A Toronto woman who died on Mount Everest did not heed warnings for her to turn back, according to the Nepalese tour company who organized her expedition.

Ganesh Thakuri, a guide with Utmost Adventure Trekking, said Shriya Shah-Klorfine, who died on Everest this past Saturday, encountered increased traffic on the mountain, where between 250 and 300 climbers were attempting to reach the summit.

Due to poor weather conditions in the week before the climb, Sherpas had only been able to secure one safety rope on the mountain.

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Torontonian Shriya Shah-Klorfine, 33, died on her descent from Mount Everest on May 19. (Myeverestexpedition.com)

"There was only one rope, so there was lots of traffic," said Thakuri. "Sometimes there was lots of traffic, we had to wait 2½ hours for the traffic to pass the route."

Thakuri said he encouraged Shah-Klorfine to turn back and try again for the summit another time but the Canadian climber was too determined to fulfill her dream.

"Myself, I asked her to go back and try next year or some other year," he said. "But she didn’t listen."

Her decision to push on would prove fatal. On her descent, Shah-Klorfine, 33, ran out of oxygen bottles and died.

Overcrowding, inexperience a common Everest problem

Sam Wyatt and Steve Curtis, two Vancouver-based climbers who successfully made the summit trek on May 19, were climbing on the north side of Everest and saw the clog of climbers, which included Shah-Klorfine, venturing up the south side.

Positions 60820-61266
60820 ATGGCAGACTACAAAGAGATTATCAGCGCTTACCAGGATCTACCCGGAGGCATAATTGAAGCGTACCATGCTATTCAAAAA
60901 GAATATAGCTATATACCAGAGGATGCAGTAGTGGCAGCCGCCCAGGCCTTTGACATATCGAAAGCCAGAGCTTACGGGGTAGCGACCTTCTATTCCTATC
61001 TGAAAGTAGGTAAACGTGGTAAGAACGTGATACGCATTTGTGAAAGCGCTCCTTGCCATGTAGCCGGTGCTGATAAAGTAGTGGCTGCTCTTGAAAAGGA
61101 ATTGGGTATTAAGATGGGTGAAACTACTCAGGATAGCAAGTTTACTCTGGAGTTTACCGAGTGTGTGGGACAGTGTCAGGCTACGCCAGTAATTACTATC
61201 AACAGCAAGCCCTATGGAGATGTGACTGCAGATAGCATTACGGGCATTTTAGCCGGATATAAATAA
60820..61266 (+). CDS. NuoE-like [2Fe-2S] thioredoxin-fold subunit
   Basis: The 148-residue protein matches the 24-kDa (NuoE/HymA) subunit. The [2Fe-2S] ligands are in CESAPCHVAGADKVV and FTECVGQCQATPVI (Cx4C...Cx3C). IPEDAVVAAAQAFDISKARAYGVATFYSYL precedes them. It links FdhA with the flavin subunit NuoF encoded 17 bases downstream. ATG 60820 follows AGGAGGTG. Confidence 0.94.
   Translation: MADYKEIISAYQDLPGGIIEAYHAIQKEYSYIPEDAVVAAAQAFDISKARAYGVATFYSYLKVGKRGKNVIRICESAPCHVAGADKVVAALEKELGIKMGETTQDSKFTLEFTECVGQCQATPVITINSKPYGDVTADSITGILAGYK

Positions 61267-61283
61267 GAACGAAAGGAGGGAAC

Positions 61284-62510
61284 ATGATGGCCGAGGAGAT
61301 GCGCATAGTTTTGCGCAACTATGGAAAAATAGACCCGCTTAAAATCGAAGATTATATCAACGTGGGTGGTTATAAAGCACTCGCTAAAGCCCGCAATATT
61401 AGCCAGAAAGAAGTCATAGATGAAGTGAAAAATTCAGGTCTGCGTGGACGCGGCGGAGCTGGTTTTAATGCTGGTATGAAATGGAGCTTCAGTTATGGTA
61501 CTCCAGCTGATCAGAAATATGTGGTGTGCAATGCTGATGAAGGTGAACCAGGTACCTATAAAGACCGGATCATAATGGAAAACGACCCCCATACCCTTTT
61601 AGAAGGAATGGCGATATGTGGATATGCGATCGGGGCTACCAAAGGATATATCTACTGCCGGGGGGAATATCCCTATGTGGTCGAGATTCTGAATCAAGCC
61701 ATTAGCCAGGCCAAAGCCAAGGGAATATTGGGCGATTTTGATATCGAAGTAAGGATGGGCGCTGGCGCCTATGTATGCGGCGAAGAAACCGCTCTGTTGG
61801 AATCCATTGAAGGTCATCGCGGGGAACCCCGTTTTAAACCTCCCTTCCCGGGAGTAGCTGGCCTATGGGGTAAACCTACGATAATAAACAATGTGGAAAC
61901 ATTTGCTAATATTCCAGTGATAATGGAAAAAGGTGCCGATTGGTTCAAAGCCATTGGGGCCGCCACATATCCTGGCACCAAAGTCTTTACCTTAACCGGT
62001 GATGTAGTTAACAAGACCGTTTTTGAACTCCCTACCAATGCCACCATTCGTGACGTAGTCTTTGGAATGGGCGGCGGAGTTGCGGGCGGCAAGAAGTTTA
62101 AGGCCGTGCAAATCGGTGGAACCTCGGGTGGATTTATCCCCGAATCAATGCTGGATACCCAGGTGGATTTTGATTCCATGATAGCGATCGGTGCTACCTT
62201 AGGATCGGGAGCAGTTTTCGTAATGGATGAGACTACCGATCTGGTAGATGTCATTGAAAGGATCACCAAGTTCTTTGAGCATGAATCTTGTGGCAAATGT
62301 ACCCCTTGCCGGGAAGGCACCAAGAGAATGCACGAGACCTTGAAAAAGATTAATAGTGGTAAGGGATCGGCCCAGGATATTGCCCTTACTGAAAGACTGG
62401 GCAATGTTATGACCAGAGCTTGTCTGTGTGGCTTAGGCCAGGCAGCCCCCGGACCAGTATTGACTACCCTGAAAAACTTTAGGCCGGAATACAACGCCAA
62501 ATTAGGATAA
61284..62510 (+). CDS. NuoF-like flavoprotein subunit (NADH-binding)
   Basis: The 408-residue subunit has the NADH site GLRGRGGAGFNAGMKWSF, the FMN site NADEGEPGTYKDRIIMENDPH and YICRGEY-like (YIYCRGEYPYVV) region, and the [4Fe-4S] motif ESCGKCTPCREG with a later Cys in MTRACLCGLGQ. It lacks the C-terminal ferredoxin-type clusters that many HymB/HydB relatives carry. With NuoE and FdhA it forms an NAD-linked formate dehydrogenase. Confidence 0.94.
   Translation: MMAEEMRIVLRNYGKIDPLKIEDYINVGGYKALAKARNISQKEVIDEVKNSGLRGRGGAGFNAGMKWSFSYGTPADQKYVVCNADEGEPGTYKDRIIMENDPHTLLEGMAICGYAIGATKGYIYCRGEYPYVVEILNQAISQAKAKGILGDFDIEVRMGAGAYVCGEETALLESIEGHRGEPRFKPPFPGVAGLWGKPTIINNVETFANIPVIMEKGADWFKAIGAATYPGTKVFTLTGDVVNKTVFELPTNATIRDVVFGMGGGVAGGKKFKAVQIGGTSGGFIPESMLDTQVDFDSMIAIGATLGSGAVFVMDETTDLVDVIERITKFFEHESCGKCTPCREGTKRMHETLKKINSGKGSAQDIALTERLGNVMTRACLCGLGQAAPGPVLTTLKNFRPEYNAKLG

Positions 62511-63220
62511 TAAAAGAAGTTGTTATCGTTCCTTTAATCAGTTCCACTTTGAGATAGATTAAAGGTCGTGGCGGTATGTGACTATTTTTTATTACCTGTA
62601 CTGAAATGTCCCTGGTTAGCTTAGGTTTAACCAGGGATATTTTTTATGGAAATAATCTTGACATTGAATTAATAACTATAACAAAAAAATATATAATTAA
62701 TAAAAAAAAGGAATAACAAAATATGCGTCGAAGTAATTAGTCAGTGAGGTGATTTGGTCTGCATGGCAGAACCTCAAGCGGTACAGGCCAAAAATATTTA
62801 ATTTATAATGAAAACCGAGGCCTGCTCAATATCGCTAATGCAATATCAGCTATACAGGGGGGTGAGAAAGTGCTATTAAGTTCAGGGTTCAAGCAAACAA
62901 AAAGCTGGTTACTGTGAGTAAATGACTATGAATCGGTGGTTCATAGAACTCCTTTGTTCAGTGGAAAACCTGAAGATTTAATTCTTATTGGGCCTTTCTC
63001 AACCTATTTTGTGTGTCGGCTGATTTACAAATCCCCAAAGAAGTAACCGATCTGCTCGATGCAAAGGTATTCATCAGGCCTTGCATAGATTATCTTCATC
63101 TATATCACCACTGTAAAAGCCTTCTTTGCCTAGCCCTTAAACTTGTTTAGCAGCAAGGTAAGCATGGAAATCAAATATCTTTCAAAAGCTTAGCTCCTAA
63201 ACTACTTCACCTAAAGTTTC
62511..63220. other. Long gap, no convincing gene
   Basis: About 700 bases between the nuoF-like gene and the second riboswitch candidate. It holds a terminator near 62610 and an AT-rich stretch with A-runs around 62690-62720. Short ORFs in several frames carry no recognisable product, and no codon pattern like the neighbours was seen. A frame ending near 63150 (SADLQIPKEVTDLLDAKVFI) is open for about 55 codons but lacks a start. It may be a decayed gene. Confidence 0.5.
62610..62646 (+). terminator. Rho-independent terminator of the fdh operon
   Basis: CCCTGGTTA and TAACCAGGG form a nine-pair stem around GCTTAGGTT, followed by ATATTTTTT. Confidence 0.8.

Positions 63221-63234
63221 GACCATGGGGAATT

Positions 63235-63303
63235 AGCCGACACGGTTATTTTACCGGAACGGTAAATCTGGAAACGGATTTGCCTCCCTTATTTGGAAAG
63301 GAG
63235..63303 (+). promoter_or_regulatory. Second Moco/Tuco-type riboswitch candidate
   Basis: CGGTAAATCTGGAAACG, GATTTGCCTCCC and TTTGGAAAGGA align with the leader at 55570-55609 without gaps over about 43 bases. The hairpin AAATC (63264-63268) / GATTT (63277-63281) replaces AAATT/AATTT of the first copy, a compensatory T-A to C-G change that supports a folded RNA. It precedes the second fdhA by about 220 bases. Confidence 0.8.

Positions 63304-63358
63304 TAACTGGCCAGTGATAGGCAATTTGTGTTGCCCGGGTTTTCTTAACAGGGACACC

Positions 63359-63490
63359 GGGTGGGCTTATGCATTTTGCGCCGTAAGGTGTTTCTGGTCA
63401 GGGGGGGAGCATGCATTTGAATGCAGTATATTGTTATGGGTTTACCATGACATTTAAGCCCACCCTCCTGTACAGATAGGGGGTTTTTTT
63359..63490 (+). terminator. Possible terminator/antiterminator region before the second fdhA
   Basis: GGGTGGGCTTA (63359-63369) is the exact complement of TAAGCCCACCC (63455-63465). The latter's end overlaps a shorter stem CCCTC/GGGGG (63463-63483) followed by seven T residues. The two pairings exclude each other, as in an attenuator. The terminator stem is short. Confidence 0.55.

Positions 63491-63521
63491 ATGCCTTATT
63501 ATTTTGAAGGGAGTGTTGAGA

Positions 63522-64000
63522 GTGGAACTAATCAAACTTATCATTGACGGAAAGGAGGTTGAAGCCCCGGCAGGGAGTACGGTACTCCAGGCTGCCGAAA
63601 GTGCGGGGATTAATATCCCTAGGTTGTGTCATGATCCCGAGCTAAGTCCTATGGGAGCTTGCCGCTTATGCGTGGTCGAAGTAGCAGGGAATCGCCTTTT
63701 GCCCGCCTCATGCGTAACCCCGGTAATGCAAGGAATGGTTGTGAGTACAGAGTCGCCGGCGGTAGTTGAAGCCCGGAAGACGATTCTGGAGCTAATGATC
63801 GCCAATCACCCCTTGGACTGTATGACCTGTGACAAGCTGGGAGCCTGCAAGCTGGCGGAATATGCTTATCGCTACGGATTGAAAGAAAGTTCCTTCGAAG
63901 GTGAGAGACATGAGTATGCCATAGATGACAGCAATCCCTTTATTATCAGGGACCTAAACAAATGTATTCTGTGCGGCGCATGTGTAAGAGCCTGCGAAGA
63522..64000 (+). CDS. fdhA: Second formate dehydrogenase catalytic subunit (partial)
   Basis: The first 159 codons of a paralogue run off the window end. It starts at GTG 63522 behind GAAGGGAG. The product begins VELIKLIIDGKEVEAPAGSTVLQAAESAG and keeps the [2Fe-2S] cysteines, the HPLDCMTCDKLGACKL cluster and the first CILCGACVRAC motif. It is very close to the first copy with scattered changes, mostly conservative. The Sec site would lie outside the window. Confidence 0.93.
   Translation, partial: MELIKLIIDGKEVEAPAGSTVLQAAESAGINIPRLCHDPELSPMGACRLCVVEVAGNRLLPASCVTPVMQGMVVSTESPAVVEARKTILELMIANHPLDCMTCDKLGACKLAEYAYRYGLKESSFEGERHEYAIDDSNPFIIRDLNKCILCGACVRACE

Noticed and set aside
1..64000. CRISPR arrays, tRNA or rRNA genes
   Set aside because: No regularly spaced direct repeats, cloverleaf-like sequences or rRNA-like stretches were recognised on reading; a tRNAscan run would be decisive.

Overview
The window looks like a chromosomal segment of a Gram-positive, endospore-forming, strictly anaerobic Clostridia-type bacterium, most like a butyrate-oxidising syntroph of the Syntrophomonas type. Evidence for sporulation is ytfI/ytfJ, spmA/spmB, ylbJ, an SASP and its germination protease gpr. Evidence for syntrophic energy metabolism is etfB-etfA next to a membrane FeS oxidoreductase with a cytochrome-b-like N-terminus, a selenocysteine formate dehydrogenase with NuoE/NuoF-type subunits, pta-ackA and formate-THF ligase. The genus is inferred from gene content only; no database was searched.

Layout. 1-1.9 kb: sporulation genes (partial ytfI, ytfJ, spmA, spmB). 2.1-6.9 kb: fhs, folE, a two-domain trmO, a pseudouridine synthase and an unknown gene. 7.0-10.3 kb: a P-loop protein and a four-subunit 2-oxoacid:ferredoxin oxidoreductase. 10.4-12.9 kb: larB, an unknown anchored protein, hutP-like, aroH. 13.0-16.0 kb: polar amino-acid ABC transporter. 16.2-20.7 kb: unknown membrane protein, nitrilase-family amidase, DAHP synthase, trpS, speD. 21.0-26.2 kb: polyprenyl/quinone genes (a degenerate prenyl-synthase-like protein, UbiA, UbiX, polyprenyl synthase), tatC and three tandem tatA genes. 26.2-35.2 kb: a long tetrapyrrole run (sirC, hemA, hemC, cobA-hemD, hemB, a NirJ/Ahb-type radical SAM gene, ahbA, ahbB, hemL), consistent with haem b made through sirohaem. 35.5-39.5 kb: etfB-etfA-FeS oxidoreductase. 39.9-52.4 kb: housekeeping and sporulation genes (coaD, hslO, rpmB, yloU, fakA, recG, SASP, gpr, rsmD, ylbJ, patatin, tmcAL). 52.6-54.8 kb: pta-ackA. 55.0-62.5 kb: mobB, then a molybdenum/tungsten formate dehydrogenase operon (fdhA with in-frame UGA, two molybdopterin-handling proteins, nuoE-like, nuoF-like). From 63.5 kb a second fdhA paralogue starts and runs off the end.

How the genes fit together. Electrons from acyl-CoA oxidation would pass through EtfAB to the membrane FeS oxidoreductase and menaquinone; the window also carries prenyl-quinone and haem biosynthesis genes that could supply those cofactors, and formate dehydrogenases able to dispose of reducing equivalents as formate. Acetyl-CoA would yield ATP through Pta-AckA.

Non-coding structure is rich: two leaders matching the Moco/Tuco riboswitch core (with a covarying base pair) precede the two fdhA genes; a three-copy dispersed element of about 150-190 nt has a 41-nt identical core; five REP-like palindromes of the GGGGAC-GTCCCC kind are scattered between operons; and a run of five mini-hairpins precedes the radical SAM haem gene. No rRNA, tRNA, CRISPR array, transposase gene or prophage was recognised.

Even though the north side was less crowded, Juan Jose Polo Carbayo, a Spanish climber on Curtis and Wyatt’s expedition, died while trying to reach the summit.

"When someone shows up on the mountain and doesn't have their gear together and doesn't know if their crampons fits their boots, they shouldn't be on Everest," said Curtis. "That was the case with Juan when he showed up."

Reports say Sherpas working with Utmost Adventure Trekking will attempt to recover Shah-Klorfine’s body from the mountain later this week, but poor weather conditions could make recovery difficult.

Canadian climber Sandra Leduc, who was forced to turn back on May 19 but plans to make another attempt at the summit this weekend, has tweeted that the sides of Everest seemed "like a morgue."